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Biostatistician vs. Epidemiologist: What Are the Differences?

Learn about the two careers and review some of the similarities and differences between them.

Biostatisticians and epidemiologists are both professionals who use data to improve public health. They may collect data, design studies, analyze data or all of the above. While their goals are similar, these two positions have different focus areas and responsibilities. In this article, we compare and contrast biostatisticians and epidemiologists, and we provide information on what you can do with each degree.

What is a Biostatistician?

Biostatisticians use math and statistics to design experiments, analyze data and solve problems in the life sciences. They work in fields such as public health, epidemiology and clinical research to collect and interpret data that can be used to improve patient care, develop new treatments and prevent disease. Biostatisticians develop study designs, collect and analyze data, and interpret results. They may also develop new statistical methods, software or database systems. Biostatisticians typically have a bachelor’s degree in statistics, math or a related field, and many have a master’s degree or doctorate.

What is an Epidemiologist?

Epidemiologists investigate patterns and causes of human diseases. They collect and analyze data to find the source of outbreaks and develop ways to prevent them. They also develop plans to control and treat infectious diseases. Epidemiologists typically work in government agencies, hospitals, research laboratories or pharmaceutical companies. They may also work in academia, teaching at colleges and universities. Epidemiologists typically have a background in medicine, biology or a related field. They must be able to effectively communicate their findings to other scientists, policy makers and the general public.

Biostatistician vs. Epidemiologist

Here are the main differences between a biostatistician and an epidemiologist.

Job Duties

One of the major differences between these two healthcare professionals is the type of work they perform. Biostatisticians use their expertise to analyze data and develop methods for improving healthcare systems. They may conduct research to identify patterns in certain diseases or conditions and determine how best to treat them.

Epidemiologists investigate disease outbreaks to help control them and prevent further spread. They collect information about patients, such as where they live and what symptoms they have, and pass this information along to biostatisticians for analysis. Together, these professionals can determine the best course of action to take to minimize the impact of an outbreak.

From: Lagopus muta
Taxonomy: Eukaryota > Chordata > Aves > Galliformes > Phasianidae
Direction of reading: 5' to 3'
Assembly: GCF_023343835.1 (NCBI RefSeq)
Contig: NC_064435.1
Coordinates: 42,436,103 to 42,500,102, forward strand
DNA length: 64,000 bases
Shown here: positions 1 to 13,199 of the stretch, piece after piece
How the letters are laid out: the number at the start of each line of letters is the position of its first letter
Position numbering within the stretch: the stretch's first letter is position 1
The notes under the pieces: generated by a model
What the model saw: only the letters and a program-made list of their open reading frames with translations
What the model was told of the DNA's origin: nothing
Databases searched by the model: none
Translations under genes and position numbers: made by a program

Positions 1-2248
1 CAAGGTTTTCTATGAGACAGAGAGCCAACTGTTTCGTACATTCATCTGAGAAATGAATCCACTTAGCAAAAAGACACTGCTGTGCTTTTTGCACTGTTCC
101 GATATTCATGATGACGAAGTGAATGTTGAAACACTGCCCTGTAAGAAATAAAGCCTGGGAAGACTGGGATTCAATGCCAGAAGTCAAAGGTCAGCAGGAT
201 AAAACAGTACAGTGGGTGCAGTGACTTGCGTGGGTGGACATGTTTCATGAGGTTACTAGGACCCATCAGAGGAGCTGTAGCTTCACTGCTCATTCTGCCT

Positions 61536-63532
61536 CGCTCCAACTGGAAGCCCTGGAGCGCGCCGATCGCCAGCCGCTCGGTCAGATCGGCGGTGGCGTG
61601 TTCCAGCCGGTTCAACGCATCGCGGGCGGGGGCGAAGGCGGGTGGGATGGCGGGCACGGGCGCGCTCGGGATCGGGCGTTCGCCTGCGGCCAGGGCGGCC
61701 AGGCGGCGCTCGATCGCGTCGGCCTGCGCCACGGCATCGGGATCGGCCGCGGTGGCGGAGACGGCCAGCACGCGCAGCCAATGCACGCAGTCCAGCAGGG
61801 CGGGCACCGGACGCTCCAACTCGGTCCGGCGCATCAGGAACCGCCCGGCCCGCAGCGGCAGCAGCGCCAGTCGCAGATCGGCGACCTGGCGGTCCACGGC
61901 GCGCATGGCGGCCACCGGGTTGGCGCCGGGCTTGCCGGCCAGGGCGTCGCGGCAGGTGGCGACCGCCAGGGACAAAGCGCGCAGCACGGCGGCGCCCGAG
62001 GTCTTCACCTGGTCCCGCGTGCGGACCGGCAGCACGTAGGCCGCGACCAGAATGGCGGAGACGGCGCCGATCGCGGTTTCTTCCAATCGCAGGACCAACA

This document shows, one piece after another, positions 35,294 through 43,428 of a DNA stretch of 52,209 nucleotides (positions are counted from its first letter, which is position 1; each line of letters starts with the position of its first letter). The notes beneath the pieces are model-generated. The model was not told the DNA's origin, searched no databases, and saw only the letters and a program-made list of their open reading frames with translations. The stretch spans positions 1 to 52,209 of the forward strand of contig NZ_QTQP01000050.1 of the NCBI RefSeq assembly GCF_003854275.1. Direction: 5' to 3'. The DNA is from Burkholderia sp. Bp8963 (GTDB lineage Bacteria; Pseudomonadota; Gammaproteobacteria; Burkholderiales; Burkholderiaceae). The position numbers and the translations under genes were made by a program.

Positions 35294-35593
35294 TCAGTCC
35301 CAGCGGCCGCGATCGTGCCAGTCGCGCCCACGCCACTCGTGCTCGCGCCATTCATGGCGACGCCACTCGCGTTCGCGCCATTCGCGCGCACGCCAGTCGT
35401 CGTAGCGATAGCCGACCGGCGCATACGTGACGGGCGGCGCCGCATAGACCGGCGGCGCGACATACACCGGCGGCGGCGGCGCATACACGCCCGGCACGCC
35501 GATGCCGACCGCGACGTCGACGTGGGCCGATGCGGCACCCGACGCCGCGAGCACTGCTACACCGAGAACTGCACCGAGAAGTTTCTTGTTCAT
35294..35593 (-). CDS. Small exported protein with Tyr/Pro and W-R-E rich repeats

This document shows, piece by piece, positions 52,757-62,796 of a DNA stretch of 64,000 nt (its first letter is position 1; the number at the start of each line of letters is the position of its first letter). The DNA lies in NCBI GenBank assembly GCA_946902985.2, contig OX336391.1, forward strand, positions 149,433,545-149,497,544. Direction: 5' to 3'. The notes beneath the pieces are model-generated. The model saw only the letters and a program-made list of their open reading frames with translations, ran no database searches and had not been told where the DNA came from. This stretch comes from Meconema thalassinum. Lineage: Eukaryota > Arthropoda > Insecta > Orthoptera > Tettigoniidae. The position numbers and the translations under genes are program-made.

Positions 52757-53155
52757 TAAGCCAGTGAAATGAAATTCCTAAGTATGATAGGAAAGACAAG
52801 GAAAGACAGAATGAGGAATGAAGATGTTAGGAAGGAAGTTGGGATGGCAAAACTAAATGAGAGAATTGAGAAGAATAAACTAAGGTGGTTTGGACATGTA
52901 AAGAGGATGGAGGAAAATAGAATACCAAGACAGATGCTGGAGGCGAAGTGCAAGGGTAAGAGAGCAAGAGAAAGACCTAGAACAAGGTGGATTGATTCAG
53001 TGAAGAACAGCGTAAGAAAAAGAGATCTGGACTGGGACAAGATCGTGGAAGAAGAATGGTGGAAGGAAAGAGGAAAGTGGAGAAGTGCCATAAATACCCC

Job Requirements

Biostatisticians and epidemiologists typically need at least a master’s degree to enter the field. Some jobs may require a doctorate degree as well. Epidemiologists often study public health, biology or another related field, while biostatisticians might study mathematics, statistics or computer science. Many professionals in these fields also pursue additional certifications to show employers they have the skills needed to succeed on the job. The American Statistical Association (ASA) offers a Certified Professional Statistician (CPS) credential for those who want to work as biostatisticians. The American College of Epidemiology (ACE) provides certification for epidemiologists as well.

Work Environment

Both biostatisticians and epidemiologists work in a variety of environments, depending on the needs of their employer. For example, an epidemiologist might work for a government agency or healthcare organization to help them identify and address public health concerns. Alternatively, they may also work as consultants for private companies that want to ensure their products are safe for consumers.

In contrast, biostatisticians often work in research laboratories where they can perform experiments and analyze data. They may also work in hospitals or other medical facilities to provide support to doctors and nurses.


Both biostatisticians and epidemiologists use data analysis skills to examine relationships between different factors, such as health outcomes and environmental exposures. They also both develop study designs to collect data that can be used to answer research questions.

Biostatisticians typically use more complex statistical methods to analyze data, while epidemiologists often use simpler methods. Biostatisticians also tend to work with larger data sets than epidemiologists. Both professionals need to have strong critical thinking skills to interpret their findings and communicate them to others.

Epidemiologists typically need to have strong writing skills to prepare reports of their findings, while biostatisticians may not need to write as much. Epidemiologists also need to have strong interpersonal skills to interact with people who participate in their studies.


Biostatisticians can earn an average salary of $107,125 per year, while epidemiologists can earn an average salary of $87,048 per year. Both of these average salaries may vary depending on the size of the company at which you work, location of your job and the level of experience you have prior to pursuing either position.


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